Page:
I am almost shocked that I feel this way, but I'm starting to get a little weepy for our country's wireless carriers. In a sense, they are the unsung heroes of our untethered telephony experience, laying out huge sums to build the latest in high-speed mobile networks -- and incurring massive debt in the process.
Yes, I know, when I look at my wireless bill every month, I, too, think that these guys must be making money hand over fist. But consider this: In 2010, the wireless industry spent $24.9 billion investing in infrastructure, according to the CTIA, an industry trade organization. But only two carriers were able to reap more from their network capital expenditures than the cost for that capital, according to Bernstein Research. It's probably no surprise that those companies are AT&T (NYS: T) and Verizon (NYS: VZ) . That leaves Sprint Nextel (NYS: S) , T-Mobile, MetroPCS, Leap (NAS: LEAP) , U.S. Cellular, and the rest wondering whether their efforts will ever get rewarded.
But even the profitable carriers are watching their margins getting shaved quarter after quarter, and though they know exactly where the money is going, they are powerless to plug the leak. Why? Because it happens to be caused by their single biggest marketing tool -- the iPhone.
Let's look at Verizon's iProblem. This week, the company announced that it sold 4.2 million iPhones in the fourth quarter, more than twice as many as in the previous quarter. Yet the company's profit margins dropped 5% quarter to quarter.
AT&T is not immune to this phenomenon. According to The Wall Street Journal, analysts predicted that the carrier's wireless profit margins for the fourth quarter would fall to a four-year low, even though AT&T said it would sell a record number of iPhones and other smartphones during that period.
Nomura Securities analyst Michael McCormack told the WSJ that AT&T's relationship with the iPhone has "really been a wealth transfer from AT&T shareholders to Apple shareholders."
But the iPhone is such a draw that carriers are willing to subsidize an estimated $400 of its purchase price each time a subscriber signs a two-year contract, hoping that customer will stick around.
Sprint was so desperate to get into the iPhone club, it agreed to buy $15.5 billion worth of the phones from Apple (NAS: AAPL) -- even if it can't sell them all. One could argue that without the iPhone, the No. 3 carrier would never have a chance of competing with the top two carriers. But on the other hand, such a commitment could doom the company anyway.
And here's another conundrum that comes with the iPhone, as well as every other smartphone: how to charge for data usage.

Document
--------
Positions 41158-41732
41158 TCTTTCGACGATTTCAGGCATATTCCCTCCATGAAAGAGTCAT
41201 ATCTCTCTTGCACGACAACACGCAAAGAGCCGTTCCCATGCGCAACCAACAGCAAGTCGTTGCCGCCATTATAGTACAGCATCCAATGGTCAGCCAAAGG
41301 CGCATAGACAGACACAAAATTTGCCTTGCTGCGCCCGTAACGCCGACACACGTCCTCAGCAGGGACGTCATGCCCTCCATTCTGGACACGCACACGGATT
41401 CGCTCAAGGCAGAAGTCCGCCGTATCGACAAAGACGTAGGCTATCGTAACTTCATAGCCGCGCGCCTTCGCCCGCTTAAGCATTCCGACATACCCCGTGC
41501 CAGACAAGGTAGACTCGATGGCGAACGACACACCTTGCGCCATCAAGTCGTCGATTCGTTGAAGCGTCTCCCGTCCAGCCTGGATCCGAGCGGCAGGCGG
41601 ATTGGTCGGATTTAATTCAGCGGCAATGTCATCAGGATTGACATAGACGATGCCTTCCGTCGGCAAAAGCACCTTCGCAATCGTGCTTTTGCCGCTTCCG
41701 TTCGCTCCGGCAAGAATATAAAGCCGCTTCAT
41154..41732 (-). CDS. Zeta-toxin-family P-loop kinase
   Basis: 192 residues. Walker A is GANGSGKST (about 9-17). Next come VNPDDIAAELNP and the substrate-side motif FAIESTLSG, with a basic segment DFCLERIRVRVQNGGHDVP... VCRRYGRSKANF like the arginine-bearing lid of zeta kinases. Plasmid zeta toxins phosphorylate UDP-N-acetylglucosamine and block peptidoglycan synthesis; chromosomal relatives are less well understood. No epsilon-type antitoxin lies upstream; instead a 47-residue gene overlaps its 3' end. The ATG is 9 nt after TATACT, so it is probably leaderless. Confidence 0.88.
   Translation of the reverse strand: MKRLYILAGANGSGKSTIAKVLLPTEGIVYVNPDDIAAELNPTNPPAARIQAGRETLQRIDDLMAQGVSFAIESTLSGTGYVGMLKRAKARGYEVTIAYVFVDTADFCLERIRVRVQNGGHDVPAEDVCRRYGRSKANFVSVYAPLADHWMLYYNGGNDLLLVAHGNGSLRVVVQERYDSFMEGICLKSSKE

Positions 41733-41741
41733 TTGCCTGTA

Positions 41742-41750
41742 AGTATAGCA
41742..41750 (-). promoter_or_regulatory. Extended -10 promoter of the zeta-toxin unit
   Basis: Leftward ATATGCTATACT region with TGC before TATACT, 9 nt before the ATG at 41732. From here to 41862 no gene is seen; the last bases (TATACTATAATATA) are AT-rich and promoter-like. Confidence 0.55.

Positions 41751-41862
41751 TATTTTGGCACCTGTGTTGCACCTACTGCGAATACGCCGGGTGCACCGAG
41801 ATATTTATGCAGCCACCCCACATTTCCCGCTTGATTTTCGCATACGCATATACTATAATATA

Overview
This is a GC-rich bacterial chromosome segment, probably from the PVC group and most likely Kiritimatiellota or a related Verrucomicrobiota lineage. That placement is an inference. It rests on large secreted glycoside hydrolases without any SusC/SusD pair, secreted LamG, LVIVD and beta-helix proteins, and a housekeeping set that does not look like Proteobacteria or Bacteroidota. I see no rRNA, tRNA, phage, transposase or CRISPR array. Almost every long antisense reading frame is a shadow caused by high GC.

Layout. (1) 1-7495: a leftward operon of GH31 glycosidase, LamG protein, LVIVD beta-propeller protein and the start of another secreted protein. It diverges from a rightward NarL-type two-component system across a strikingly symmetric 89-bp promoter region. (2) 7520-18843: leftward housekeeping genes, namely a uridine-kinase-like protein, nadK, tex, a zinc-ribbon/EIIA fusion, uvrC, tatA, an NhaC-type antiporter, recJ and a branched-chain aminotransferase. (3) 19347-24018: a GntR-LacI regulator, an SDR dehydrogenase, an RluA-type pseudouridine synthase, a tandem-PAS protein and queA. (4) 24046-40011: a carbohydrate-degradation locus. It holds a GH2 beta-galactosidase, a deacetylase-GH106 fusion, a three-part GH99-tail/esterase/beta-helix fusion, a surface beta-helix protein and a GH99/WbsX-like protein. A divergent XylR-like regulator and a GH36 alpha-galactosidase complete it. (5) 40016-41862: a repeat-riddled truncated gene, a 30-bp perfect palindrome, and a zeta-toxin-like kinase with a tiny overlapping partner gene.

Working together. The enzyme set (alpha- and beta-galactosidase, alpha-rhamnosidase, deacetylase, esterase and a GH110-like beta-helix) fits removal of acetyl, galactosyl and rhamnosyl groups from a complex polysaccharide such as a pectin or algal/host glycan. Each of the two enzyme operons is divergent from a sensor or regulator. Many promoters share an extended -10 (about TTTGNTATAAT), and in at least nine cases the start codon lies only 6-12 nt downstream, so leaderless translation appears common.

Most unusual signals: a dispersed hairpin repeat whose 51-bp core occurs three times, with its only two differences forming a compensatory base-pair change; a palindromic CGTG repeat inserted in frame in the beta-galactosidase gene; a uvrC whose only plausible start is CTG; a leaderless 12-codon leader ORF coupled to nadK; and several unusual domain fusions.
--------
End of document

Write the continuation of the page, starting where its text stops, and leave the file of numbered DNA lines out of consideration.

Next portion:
Smartphones have created an increased demand on the carriers' networks to provide enough bandwidth for all the downloading and streaming to and from our mobile devices. But the iPhone 4S causes the biggest downdraft out there, and it's only slightly behind the HTC Desire S for gobbling up data, according to a study just published by Arieso.
To add to the carriers' data problem, the Arieso study also pointed out that 50% of all downlinking is done by only 1% of users. So the question is what to do about those little piggies. The Dow Jones Newswires reported that Sprint CEO Dan Hesse told an investor conference that the company deals with overly prolific downloaders by strangling their data bandwidth. So Sprint's solution is to be disingenuous about its advertised unlimited data plans. AT&T and Verizon deal with heavy data users by charging them more through a tiered pricing structure.
Is the tail wagging the dog?
If the iPhone makes it even harder for the wireless carriers to turn a profit, then why have it? T-Mobile may provide that answer. It doesn't carry the iPhone, and it lost 850,000 contract customers through September. Now, some of that may have been caused by other factors, such as theuncertainty over the merger with AT&T, but lack of the iPhone certainly didn't help.
I also can't help wondering what would happen if Sprint can't pay Apple for all those iPhones. Would Apple then take over Sprint and run its own mobile network? I love my iPhone, but I don't think that would be a good idea.
AT&T and Verizon have both been steady income payers for years. It would be a sad day if their profit margins should slip enough to force a decrease in dividend payouts. For some leads on other solid income producing stocks, please help yourself to this special free report from The Motley Fool.
At the time this article was published Fool contributor Dan Radovsky owns shares of AT&T. The Motley Fool owns shares of Apple. Motley Fool newsletter services have recommended buying shares of and creating a bull call spread position in Apple. Try any of our Foolish newsletter services free for 30 days. We Fools don't all hold the same opinions, but we all believe that considering a diverse range of insights makes us better investors. The Motley Fool has a disclosure policy.
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